South Africa dismissed for 189 as batters fail yet again
Australian all-rounder Cameron Green celebrates after a taking a wicket against South Africa at MCG on Monday. The Boxing Day Test produced his best bowling figures 5/27 so far.

The top order again failed to deliver for South Africa as Australia bundled them out for 189 the first day of second at MCG, Melbourne, on Monday in two sets of collapse separated only by a 100+ runs stand for the sixth wicket.

Meanwhile, the fragile nature of South African batters can be gauged by the fact that they were bowled for under 200 for a seventh successive innings in Tests.

By the time the pay came to an end, the host, in their reply, had reached 45 for the loss of Usman Khawaja who caught behind by wicketkeeper Kyle Verreynne on the bowling of Kagiso Rabada. He managed just 1 run in 11 balls.

Accompanied by Marnus Labuschagne (5), David Warner – who is playing his 100th Test which makes him 14th Australian to reach the milestone – was not out on 32.

Earlier, Pat Cummins won the toss and elected to bowl, given the known weak batting lineup of the visitors. And the Proteas proved him right barring the two fifties by Verreynne and Marco Jansen in 112-run sixth wicket stand.

They had lost for four wickets for 58 by lunch, including Dean Elgar 26, Sarel Erwee 18, Theunis de Bruyn 12 and Temba Bavuma 1.

Elgar was dropped on 7, when he offered Cummins a return catch, and on 19, when he gave Green a tough chance at point. He played and missed several times but dug in and survived and the stage seemed set for him to grind out a good knock.

But it wasn’t long before familiar batting problems reared their head. Erwee drove loosely against Scott Boland and was caught at third slip to be dismissed in that fashion for the 10th time in 16 innings. New No 3 de Bruyn, who replaced Rassie van der Dussen, seemed in good touch and hit Green for two straight drives down the ground but then misjudged Green’s length and top-edged a pull.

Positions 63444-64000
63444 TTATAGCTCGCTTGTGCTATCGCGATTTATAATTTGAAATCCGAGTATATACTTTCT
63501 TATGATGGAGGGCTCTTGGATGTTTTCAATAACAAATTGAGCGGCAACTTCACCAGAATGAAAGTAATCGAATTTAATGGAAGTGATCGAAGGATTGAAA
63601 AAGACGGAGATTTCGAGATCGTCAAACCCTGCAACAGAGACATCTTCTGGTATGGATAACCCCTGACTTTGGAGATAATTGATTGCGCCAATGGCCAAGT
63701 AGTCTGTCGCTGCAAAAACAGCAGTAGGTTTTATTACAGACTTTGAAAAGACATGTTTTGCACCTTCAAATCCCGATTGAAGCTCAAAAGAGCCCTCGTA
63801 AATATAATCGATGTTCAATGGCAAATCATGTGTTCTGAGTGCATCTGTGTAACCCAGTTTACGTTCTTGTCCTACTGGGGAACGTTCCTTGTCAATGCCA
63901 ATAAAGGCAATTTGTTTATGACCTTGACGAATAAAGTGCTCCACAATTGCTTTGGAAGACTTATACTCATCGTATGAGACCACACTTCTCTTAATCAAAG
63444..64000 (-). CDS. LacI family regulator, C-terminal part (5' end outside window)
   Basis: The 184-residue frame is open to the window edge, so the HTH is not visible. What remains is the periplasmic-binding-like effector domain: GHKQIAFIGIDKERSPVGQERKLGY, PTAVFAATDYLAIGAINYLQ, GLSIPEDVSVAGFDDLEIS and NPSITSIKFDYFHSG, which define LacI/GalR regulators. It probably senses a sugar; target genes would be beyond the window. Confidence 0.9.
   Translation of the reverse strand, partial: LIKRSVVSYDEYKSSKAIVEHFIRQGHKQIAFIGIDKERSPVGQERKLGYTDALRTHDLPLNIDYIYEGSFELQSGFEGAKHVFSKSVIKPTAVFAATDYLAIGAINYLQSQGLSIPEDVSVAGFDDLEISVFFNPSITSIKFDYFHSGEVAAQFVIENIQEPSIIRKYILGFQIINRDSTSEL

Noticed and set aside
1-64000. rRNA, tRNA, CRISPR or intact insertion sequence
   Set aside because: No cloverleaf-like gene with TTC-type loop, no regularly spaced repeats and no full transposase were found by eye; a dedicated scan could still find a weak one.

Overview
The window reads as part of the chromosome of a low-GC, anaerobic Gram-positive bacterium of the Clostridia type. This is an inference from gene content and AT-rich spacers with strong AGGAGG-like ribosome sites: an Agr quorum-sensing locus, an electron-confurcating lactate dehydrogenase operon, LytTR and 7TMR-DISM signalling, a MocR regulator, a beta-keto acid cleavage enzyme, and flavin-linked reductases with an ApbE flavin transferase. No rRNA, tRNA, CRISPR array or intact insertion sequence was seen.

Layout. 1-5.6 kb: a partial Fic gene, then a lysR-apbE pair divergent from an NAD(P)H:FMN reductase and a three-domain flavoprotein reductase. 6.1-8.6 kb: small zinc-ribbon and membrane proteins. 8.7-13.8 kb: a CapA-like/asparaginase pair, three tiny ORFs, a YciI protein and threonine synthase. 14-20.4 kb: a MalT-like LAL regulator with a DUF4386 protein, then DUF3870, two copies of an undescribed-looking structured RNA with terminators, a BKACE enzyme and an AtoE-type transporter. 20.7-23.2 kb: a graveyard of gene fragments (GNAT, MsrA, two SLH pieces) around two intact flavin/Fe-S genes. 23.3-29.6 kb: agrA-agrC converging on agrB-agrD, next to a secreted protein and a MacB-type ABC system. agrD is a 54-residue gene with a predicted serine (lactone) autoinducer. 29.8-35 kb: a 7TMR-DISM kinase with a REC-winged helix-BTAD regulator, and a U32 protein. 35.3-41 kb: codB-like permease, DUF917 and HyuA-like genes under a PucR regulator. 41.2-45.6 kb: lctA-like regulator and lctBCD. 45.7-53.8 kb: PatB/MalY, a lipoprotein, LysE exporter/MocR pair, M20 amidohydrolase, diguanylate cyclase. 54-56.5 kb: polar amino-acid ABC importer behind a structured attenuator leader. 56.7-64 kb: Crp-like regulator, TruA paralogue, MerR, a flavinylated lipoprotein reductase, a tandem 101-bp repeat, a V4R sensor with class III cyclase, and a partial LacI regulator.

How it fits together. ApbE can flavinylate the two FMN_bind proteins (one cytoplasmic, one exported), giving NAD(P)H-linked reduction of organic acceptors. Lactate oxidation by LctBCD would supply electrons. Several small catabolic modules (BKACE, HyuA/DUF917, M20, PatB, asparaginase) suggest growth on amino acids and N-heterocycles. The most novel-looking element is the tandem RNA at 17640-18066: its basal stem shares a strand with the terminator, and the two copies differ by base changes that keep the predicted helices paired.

That brought South Africa’s two most experienced hands, Elgar and Temba Bavuma, together but they were separated 10 minutes before lunch. Elgar pushed Mitchell Starc to the right of mid-off, where Marnus Labuschagne was quick onto the ball. He turned and released in one move and fired in a direct hit to find Elgar short of his ground and run him out for the first time in Test career. The ball after that, Starc found Bavuma’s edge with a ball that tailed away as he prodded at it and had him caught behind.

In the post-lunch session, Khaya Zondo succumbed to another moment of Marnus magic. He stepped out to drive Starc past mid-off but found Labuschagne, who took an outstanding leaping catch to end his innings.

But at 67-5 and staring at humiliation a partnership formed. Verreynne struck a classy 52, backed up by 59 from Marco Jansen, and for a long spell in the afternoon it looked like an authentic Test match might break out amongst the crapshoot. But after a stand worth 112, the final five wickets fell for ten runs in four overs.

Undeterred by the severity of the situation, Verreynne and Jansen took the fight to Australia and their approach could well be a blueprint for South Africa to follow in future. Verreynne was particularly severe on the short ball while Jansen drove well and they were both proactive against Nathan Lyon’s off spin.

But the central protagonist in that second collapse was all-rounder Cameron Green (5/27). He earned his first Test five-for by putting the old ball in the right areas often enough for the Proteas to engineer their own downfalls.


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